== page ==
A Blueprint for Conservative Success in Monmouthshire and Beyond

Tomos Llewelyn


The news is in and my local association in Monmouthshire have voted to deselect our candidate: Nick Ramsay, a candidate I might add whom has been AM, now MS for Monmouth constituency for over 13 years and is leader Paul Davies’ shadow finance Minister in the Senedd chamber. The reasons behind this decision are multitudinous, but this begs the question of what kind of candidate would we in Monmouth like to replace him and more broadly, in what direction do we wish the party to go in the interest of putting in a good showing for the elections in May?

People of my ideological strain who value personal responsibility, freedom and where necessary only minimal levels of government intervention are natural devosceptics. Members up and down the country are voicing concern over strategy, particular with regards to the party’s attitudes toward devolution and to a usually lesser extent, the First Minister’s covid-19 approach. As has been well espoused by writers for this publication. A key moment in Nick Ramsay’s questioning by members before his deselection was where he essentially conceded his role as part of the opposition by agreeing that his support for Labour during the pandemic thus far was right and should in fact continue. I would argue that a true opposition would at the very least not capitulate in the way that Ramsay suggests.

Recent polling indicates that a majority of Conservative voters would vote to abolish the Senedd. However, most voters favour the current system of governance in some shape or form; be that the result of cognizance or ignorance as many people cannot identify the devolved powers that the Welsh Government have when asked. I will let you be the judge. There has undoubtedly been a splintering effect, where natural Conservative voters in particular are planning to vote for the Abolish the Welsh Assembly Party that will likely hamper the Conservative efforts to gain ground in the election, particularly through getting candidates elected on the regional lists. Does the party acknowledge this and change direction, or does it continue along the path that is unlikely to see them gain much if any ground?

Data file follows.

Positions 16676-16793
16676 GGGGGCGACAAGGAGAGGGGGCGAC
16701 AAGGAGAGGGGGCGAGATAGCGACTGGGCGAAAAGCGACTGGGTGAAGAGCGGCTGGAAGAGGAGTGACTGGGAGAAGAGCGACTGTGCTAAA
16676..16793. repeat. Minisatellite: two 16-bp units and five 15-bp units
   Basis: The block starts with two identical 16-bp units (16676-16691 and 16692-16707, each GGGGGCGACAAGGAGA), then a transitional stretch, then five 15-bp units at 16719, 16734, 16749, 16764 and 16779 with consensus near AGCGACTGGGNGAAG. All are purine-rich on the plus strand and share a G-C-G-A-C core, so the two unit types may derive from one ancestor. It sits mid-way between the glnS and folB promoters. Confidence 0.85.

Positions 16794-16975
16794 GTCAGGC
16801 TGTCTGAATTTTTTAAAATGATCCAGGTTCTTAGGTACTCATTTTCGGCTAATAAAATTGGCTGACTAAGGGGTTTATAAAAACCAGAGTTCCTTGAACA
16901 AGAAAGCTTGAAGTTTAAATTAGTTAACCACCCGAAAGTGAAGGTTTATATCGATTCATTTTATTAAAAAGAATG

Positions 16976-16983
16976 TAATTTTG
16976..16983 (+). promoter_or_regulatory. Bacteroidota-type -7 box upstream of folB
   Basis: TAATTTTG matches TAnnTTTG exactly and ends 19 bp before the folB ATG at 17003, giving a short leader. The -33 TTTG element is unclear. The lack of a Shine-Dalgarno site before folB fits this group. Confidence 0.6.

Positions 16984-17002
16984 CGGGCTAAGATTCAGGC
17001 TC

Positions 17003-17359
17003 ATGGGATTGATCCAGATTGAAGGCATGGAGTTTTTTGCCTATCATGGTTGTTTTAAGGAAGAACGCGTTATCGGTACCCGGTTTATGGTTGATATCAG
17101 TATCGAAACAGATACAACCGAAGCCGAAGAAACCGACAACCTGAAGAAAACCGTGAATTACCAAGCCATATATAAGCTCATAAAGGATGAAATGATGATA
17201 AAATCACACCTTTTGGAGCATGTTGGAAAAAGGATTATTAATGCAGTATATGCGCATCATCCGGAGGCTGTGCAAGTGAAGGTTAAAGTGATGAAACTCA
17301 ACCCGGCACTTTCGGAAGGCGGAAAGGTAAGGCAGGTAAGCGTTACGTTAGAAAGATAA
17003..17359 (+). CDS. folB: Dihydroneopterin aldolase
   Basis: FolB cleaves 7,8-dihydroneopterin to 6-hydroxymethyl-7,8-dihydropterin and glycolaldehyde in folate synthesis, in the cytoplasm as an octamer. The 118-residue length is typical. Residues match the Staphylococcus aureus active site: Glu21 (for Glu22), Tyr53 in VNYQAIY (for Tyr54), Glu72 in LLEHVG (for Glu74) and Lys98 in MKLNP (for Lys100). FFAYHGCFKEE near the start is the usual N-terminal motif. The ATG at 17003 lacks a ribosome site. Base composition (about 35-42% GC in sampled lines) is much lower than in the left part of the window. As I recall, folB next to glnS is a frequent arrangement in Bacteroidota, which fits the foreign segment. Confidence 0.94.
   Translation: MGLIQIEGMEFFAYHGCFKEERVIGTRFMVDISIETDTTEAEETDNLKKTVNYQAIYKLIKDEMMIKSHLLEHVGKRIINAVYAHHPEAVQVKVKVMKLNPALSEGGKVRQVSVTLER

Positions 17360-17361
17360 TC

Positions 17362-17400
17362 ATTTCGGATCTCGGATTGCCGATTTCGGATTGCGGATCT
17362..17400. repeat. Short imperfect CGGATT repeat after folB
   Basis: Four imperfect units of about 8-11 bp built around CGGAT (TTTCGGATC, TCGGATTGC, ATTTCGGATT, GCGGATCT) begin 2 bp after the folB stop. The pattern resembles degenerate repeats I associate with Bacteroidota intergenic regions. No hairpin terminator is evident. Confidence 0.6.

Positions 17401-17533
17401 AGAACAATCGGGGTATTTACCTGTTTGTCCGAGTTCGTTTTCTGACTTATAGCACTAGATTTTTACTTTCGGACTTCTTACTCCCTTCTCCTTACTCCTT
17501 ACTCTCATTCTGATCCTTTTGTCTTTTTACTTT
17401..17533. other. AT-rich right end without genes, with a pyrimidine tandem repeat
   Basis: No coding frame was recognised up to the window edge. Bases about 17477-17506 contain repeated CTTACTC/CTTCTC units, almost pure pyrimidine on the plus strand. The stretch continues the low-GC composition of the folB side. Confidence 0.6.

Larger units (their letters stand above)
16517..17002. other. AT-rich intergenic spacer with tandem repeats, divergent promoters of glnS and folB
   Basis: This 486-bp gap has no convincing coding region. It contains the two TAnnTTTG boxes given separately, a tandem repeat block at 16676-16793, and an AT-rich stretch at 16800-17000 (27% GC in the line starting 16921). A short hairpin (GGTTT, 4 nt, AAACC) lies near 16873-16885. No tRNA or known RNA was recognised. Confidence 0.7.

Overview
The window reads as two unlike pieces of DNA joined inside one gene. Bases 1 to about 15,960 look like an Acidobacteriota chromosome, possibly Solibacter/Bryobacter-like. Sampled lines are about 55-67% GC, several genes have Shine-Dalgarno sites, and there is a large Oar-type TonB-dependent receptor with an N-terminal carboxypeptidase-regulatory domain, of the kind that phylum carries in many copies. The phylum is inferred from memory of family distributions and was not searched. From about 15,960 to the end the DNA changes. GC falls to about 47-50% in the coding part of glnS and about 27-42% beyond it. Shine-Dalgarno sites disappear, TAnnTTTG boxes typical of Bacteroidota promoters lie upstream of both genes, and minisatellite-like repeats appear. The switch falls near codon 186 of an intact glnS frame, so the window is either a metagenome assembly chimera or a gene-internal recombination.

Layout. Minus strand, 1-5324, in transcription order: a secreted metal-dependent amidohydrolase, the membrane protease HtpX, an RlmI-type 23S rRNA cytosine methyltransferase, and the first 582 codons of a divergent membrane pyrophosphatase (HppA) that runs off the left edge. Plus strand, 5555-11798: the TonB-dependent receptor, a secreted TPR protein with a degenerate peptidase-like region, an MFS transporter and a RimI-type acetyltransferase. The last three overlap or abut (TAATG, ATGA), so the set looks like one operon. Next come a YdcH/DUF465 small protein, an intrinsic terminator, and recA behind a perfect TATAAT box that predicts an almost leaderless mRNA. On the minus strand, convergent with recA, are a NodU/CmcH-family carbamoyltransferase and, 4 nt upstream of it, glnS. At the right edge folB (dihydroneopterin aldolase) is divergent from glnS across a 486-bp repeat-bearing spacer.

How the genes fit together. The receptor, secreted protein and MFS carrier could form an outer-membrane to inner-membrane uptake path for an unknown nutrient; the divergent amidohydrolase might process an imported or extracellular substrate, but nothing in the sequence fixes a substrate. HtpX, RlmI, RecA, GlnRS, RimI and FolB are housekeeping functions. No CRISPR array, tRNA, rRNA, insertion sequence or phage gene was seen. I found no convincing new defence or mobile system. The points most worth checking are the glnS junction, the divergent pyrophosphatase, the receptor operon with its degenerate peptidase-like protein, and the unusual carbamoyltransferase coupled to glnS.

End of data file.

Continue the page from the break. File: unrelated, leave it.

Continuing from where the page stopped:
Therefore, in my view, a logical proposition would be to offer a referendum on the devolution question. The referendum should occur at the end of the next Senedd term as a kind of judgement of the ‘devolution revolution’ and the Conservative party’s efforts in steering the ship, this is of course if they win or at least become the largest party and successfully install Paul Davies as first minister.

Promising a referendum on the issue of devolution might be in the best interest of the party, especially if they require a majority to implement it, which of course the Welsh Conservatives are unlikely to achieve. I don’t mean this in some underhanded way, the promise must be sincere, but that doesn’t mean it doesn’t present itself as a winning strategy: Keep the majority on side, reduce the splintering effect and all the while at least justifying the position to those who are passively pro-devolution, but are not at all impressed by perpetual Labour Governance. I believe the candidate who adopts this approach would easily win Monmouth as well as the hearts and minds of members up and down the country…

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